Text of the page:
Strange twists to Berry Creek arson and burglary cases

Although investigators are certain that they have in custody those responsible for a string of property crimes committed in the Berry Creek area over the past few months, it is far less certain that those involved will spend time in jail.

In a strange twist to an already strange case, a Butte County Superior Court judge recently ruled that a hearing be held to determine whether three adults charged with helping to burn down the Berry Creek Post Office are mentally competent to stand trial.

On April 3, Butte County sheriff’s deputies arrested sisters Bernice and Danette Leonard, 25 and 21 respectively, of Berry Creek; Jimmy Vieira, 18, of Cherokee; and an unnamed 13-year-old, also from Cherokee, on suspicion of setting fire to the post office earlier that morning. According to the Sheriff’s Department, subsequent searches of the suspects’ homes turned up evidence linking all four to earlier crimes committed in Berry Creek, including a burglary at the Berry Creek School and an attempted arson at the Berry Creek Grange. The fire at the post office caused more than $110,000 in damage and forced Berry Creek residents to drive more than 20 miles for postal services.

The suspects are each being held in lieu of $135,000 bail until they can be tried on several counts of arson, burglary, theft and vandalism. They also face similar federal charges that can carry huge potential fines and up to 40 years in prison.

All four of the suspects confessed to the crimes, reports an attorney for one of the defendants. But the adults in the case—Vieira and the two Leonard sisters—all have long histories of mental problems, leading some to suspect that the 13-year-old, who is being held in Juvenile Hall, was the ringleader and instigator of the crimes.

This puts prosecutors in the unenviable position of attempting to show that the three adults, whom defense attorneys are sure to characterize as so feeble-minded that they took instruction from a 13-year-old, are competent to stand trial.

Vieira’s attorney, Jodea Foster, said his client, who was living with the 13-year-old when the crimes were being carried out, has “a low-functioning IQ.” Reading from a competency report prepared by the Far Northern Regional Center in Redding, Foster said his client is “mildly mentally retarded, substantially handicapped and developmentally disabled.”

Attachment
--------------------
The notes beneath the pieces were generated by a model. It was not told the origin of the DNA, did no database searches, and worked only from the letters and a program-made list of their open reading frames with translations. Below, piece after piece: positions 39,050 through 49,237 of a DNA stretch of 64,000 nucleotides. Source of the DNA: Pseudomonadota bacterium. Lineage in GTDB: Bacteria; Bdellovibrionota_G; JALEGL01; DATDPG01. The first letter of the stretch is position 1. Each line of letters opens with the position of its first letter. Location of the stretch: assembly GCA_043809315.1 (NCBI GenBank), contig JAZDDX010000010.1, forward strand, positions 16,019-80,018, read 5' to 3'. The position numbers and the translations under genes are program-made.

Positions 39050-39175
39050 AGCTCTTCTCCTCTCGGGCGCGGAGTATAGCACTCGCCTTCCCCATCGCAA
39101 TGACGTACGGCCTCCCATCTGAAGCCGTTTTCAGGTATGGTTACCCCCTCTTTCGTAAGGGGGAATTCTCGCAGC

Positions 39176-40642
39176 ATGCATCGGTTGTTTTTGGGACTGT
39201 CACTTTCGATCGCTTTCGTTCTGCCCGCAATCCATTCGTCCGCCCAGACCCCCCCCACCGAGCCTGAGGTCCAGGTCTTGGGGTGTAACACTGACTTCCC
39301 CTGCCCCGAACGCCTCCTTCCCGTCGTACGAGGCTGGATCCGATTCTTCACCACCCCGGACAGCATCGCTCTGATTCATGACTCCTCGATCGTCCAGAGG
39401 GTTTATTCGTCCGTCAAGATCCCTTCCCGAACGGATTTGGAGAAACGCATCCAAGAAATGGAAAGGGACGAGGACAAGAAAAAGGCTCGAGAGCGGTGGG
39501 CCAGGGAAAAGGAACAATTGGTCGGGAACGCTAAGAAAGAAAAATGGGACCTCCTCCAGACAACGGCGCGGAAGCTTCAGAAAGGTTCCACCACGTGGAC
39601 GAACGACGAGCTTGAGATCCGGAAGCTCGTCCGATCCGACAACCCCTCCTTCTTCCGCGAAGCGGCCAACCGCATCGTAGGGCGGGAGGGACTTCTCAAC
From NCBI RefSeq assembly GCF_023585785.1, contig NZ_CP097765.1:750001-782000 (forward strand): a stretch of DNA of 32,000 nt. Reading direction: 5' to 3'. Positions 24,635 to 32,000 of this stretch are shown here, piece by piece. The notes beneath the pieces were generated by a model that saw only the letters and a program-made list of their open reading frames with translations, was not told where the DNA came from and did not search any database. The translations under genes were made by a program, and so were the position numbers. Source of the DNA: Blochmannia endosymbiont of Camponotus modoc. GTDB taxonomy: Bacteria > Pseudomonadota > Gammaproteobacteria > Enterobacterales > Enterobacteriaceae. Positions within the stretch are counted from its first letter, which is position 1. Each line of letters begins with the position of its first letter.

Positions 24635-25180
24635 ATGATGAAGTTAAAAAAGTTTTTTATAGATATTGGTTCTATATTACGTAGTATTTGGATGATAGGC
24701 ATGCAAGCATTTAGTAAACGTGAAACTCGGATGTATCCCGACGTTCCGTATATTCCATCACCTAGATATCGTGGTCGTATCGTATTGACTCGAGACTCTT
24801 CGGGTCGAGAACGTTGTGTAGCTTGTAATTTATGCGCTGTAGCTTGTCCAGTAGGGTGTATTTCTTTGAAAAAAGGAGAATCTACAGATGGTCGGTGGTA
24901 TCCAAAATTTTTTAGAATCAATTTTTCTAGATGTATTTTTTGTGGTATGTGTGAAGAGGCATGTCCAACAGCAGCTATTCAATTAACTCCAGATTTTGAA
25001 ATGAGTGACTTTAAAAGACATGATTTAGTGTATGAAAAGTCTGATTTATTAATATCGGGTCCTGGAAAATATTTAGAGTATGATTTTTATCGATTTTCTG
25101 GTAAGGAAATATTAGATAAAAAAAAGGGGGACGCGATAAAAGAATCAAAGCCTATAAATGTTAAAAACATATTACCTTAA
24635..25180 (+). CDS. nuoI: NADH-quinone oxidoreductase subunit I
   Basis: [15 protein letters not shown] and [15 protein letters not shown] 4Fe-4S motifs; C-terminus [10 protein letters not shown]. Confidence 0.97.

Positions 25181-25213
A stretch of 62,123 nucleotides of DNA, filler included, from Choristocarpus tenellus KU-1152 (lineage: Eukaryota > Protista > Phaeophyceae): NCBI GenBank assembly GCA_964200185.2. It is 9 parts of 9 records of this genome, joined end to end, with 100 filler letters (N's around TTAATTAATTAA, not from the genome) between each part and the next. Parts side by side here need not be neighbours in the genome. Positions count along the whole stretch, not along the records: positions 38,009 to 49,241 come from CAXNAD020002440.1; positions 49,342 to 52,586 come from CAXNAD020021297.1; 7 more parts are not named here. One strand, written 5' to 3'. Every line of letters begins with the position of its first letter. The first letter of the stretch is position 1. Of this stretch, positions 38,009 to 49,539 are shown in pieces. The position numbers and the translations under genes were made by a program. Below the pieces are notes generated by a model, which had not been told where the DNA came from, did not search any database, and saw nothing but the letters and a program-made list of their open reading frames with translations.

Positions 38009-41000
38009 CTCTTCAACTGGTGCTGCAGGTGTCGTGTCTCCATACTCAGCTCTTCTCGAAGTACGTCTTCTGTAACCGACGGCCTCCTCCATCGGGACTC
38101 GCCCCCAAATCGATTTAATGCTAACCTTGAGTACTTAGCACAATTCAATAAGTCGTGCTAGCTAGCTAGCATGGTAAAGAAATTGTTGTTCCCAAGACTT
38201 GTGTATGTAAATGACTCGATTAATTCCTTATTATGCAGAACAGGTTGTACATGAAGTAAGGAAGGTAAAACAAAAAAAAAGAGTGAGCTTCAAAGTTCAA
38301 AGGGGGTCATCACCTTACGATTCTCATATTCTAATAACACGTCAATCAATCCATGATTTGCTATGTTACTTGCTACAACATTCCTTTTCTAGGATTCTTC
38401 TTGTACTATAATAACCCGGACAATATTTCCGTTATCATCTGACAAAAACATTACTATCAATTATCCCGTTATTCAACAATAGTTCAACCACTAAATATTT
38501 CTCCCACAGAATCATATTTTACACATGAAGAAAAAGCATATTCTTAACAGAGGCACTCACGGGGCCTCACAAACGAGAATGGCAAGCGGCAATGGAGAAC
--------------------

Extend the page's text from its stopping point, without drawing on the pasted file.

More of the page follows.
Foster also said that statements given to police at the time of the suspects’ arrest led him to believe that the 13-year-old, who apparently stole his grandmother’s car in order to shuttle the other defendants to and from the crime scenes, was the most mentally astute of all four suspects.

The Leonard sisters have proven mental difficulties, each having an IQ below 70. They both attend special-education classes in Oroville, as does Vieira. All have been declared incompetent to stand trial by the Far Northern Regional Center, the agency designated by Butte County to determine so-called “1368” cases. (The number refers to the section of the California penal code that lays down rules for determining whether defendants are able to understand criminal proceedings against them.)

The case prosecutor, Deputy District Attorney Marc Noel, questioned the validity of the report, saying that the center has worked with each of the adult defendants in the past, putting the center in what might be seen as an advocacy position.

“There’s some inconsistency between what I believe to be the facts and what the report says,” Noel said. “I don’t believe that [Far Northern] would do anything intentionally, but my concern is whether someone who has been an advocate of their clients in the past can put that aside and do an unbiased report. When you get to know someone and get involved with their life, that’s a tough thing to do.”

Noel said he worried the report might carry “the appearance of impropriety.” He also said that his personal hunch was that defense attorneys were using the report to try to shift the blame from their clients.

“Everyone seems to be pointing their fingers at the 13-year-old,” he said. “Personally, I find it hard to believe that someone who is able to drive a vehicle, who is able to shop for themselves, and who is able to commit these crimes, is unable to understand the charges against them.”

The report is being examined by an expert in the District Attorney’s Office and may not have been evaluated by the time of Thursday’s hearing, Noel said. If that is the case, he plans to ask for a continuance, or he may ask that a new report be prepared by a more impartial agency.

If the suspects are found incompetent, it doesn’t mean they won’t face a trial. State law allows for them to be institutionalized until they are declared mentally able to participate in their own defense. Not only is there no way of knowing when or whether they could be declared competent, but they typically are not declared as such at the same time. This could force the D.A.'s Office into prosecuting the trial three separate times.

"If they were to be declared incompetent, they would be individually tested, monitored and instructed, and they’d be on individual schedules." Noel said. "We’d much rather do this case as one big thing [as opposed to] the witnesses being called down to testify three different times."